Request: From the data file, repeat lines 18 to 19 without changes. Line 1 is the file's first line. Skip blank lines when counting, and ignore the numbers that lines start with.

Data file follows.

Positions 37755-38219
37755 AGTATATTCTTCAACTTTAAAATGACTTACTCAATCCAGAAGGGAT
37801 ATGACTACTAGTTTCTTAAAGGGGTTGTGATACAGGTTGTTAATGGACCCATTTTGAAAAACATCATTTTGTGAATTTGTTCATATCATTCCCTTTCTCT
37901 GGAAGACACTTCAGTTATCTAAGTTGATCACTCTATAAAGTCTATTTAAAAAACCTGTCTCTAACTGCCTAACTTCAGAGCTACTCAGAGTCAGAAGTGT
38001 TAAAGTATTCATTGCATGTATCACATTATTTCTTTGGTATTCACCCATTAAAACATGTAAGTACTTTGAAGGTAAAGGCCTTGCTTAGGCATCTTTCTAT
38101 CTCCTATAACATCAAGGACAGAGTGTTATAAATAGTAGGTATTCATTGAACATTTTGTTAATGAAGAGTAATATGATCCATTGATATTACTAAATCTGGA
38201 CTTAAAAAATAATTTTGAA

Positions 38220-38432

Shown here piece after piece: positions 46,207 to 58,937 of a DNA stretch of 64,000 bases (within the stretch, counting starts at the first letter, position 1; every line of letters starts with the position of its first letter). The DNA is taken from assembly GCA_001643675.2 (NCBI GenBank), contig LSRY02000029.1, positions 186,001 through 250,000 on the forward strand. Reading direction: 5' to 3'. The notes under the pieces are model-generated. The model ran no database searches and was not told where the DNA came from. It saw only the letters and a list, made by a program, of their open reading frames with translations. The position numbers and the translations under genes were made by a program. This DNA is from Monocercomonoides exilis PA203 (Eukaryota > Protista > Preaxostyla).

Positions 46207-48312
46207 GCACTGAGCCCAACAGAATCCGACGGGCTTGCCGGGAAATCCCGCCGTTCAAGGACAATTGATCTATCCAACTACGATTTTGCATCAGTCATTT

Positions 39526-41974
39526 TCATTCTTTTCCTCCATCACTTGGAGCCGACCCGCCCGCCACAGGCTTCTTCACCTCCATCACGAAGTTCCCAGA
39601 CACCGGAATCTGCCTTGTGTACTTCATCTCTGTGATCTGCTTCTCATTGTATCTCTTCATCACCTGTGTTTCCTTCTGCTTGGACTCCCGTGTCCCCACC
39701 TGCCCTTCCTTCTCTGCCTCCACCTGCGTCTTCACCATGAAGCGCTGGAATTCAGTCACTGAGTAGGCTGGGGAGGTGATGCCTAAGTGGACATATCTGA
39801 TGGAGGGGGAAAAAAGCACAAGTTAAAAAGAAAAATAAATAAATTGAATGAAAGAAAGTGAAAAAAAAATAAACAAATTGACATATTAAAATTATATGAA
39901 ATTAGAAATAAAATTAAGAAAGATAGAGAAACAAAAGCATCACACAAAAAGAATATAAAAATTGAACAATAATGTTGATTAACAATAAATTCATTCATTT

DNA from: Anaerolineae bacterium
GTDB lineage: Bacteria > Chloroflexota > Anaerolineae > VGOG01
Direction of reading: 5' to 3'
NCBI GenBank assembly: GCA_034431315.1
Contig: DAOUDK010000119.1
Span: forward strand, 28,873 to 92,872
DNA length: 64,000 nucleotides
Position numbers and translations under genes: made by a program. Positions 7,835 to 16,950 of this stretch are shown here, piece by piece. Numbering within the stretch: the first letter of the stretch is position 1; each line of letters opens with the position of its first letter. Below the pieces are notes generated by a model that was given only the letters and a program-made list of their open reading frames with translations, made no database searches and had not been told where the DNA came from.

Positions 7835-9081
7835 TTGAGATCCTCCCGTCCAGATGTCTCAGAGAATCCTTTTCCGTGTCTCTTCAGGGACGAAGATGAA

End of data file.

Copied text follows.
DNA from: Anaerolineae bacterium
GTDB lineage: Bacteria > Chloroflexota > Anaerolineae > VGOG01